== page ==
– Left-hander Sergio Escalona (elbow) will throw his first bullpen session Sunday since being shut down for a few days with elbow problems. Escalona was very effective out of the bullpen last season for the Astros, so they would like the back issue to get resolved and get a good look at him.
– Non-roster outfielder Justin Ruggiano was back in the lineup Sunday in right after missing some time with a strained oblique. It’s the same injury that’s sidelined outfielder Travis Buck, but he’s available to play Sunday.
– Infielder Angel Sanchez (back) is scheduled to see his first action of the spring Sunday and will be in the starting lineup at second base when the Astros face the Yankees on Monday night.
– Right-hander Kyle Weiland will make his first start of the spring Monday against the Yankees in Tampa. That’s the rotation spot of Bud Norris, who will instead throw four innings/60 pitches in a simulated game. The Astros know what Norris can do, but getting a chance to see Weiland face the Yankees will be a good test for him.
Astros lineup vs. Tigers:
CF Jason Bourgeois
SS Jed Lowrie
LF J.D. Martinez
1B Carlos Lee
C Chris Snyder
DH Chris Johnson
3B Jimmy Paredes
RF Justin Ruggiano
2B Jose Altuve
LHP Wandy Rodriguez
There might not be a more difficult environment to judge pitchers, especially early in camp, than in central Florida. The wind is usually whipping around and bright, sunny skies make tracking fly balls difficult. What does this have to do with pitchers? Astros starter J.A. Happ was victimized by the conditions when left fielder J.D. Martinez lost a fly ball in the sun in the first inning Friday, and right Jason Bourgeois couldn’t quite corral a ball in the fourth as it darted through the wind and the sun’s rays.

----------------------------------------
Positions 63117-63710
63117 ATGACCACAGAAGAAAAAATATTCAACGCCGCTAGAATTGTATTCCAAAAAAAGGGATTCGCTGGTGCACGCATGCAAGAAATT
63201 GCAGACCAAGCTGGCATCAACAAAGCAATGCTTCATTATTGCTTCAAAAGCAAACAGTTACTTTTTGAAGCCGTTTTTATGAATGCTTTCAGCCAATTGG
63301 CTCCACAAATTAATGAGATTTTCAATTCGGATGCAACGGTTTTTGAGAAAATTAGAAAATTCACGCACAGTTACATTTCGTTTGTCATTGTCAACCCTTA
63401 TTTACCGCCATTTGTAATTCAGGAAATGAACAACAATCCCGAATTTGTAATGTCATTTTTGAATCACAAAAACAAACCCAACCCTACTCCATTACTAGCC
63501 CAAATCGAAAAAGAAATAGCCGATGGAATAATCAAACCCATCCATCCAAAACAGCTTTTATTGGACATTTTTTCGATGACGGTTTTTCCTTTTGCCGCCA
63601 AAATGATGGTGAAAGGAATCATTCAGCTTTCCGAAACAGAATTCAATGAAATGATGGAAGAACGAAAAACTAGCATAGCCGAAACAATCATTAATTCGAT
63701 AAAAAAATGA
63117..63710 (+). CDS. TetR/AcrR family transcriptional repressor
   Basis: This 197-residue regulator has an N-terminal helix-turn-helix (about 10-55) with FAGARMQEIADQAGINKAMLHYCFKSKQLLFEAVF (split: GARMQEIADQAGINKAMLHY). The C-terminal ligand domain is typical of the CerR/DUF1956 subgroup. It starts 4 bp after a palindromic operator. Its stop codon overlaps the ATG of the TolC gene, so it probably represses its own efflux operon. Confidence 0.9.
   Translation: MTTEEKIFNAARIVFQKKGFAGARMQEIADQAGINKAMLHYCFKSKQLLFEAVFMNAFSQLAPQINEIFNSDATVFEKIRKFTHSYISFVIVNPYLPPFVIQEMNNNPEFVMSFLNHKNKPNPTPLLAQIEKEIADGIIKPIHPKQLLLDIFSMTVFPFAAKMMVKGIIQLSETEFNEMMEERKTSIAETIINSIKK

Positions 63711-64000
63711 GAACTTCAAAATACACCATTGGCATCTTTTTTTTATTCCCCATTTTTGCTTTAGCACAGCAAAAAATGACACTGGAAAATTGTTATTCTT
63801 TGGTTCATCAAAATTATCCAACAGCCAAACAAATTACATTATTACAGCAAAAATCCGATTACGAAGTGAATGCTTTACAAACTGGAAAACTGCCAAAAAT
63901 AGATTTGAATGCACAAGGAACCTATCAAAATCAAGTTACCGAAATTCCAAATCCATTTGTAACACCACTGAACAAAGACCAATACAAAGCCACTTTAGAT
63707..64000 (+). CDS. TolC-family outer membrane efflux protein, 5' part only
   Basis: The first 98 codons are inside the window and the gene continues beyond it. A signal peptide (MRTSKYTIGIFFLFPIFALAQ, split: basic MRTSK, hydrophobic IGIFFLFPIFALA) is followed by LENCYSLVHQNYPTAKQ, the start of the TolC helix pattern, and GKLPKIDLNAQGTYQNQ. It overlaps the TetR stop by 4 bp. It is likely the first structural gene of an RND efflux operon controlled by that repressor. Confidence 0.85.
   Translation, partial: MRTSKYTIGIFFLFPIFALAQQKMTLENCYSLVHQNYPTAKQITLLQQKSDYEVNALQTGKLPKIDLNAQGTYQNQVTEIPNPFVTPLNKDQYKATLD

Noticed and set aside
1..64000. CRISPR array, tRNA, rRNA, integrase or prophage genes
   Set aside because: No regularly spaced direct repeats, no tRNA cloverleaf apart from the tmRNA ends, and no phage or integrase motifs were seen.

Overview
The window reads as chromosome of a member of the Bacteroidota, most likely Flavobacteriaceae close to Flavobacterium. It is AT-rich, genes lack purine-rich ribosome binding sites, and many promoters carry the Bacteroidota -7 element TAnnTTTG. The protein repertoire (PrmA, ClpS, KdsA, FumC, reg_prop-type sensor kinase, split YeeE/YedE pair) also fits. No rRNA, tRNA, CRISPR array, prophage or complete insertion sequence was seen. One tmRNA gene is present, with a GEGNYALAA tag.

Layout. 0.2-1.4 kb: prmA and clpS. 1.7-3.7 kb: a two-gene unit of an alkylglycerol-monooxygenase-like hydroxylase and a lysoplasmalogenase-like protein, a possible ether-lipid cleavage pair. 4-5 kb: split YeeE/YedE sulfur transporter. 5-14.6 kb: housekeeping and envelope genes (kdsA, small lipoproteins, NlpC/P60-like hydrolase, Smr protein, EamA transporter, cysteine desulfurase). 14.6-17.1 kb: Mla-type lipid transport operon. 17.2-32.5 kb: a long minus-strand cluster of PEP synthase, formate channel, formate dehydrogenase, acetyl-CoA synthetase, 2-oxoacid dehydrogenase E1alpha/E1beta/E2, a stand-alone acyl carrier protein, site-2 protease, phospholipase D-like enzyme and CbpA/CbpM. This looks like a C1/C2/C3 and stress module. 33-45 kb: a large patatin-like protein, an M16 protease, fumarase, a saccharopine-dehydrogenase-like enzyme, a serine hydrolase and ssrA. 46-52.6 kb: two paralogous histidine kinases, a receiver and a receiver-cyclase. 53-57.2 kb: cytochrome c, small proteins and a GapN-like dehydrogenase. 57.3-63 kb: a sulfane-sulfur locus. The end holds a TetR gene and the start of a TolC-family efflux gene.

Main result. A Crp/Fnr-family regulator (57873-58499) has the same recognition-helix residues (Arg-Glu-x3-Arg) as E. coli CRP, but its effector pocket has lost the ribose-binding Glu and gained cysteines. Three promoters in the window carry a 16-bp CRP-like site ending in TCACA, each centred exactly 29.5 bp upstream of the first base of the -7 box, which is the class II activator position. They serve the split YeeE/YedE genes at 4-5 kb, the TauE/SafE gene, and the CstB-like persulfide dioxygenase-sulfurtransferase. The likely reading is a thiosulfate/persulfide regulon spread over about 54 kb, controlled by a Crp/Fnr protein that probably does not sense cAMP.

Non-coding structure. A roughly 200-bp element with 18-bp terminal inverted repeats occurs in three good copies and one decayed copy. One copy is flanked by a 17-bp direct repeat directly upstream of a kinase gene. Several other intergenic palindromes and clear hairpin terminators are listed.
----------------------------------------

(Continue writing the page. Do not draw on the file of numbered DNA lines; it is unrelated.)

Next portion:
Still, Happ was the first to say he needs to pitch around that stuff, and ultimately the outfielders know they need to make those plays. It was just one of those days at the ballpark for the Astros, who lost consecutive games for the first time this spring, 11-2, to the Jays at Osceola County Stadium. You can see the boxscore here.
The big news from camp Friday was the decision by the Astros to keep the pistol on the retro Colt .45s jerseys they will wear twice this year. You can read all about it here, including reaction from an original Colt .45.
Here’s the breakdown:
What went right: Let’s start with two guys coming off injuries — third baseman Jimmy Paredes and catcher Jason Castro.
Castro caught six innings — his longest stint of the spring — and continues to look strong. He went 1-for-2 at the plate with an RBI and a double and threw out the speedy Anthony Gose trying to steal. You remember Anthony Gose, right? He was one of the players the Astros acquired from the Phillies in the Roy Oswalt deal, but they quickly spun him to the Jays for Brett Wallace.
Paredes, meanwhile, made his first start of the spring after nursing a wrist injury and went 1-for-3 with a run scored and three balls that were hit hard, to both fields. He also made a nice defensive play at third base on a bases-loaded dribbler, picking the ball and throwing out the runner at first. He’s going to be fun to watch for sure.
The other Astros hits came off the bats of Brandon Barnes, Carlos Lee, George Springer and Jose Altuve.
Eight Astros pitchers took the mound, and David Carpenter, Wilton Lopez and Wesley Wright each threw a scoreless inning to end the game. Carpenter struck out two batters, and Lopez whiffed all three batters he faced. Wright had one strikeout.
The Astros didn’t commit an error.
What went wrong: Starting pitcher J.A. Happ was shaky and needed 64 pitches to make it through 2 2/3 innings, allowing five hits, three runs and three walks. It’s early and he’s still working on stuff, but Happ would like to see better results. Left fielder J.D. Martinez lost a ball in the sun in the first inning that led to a run, and perhaps both runs Happ allowed.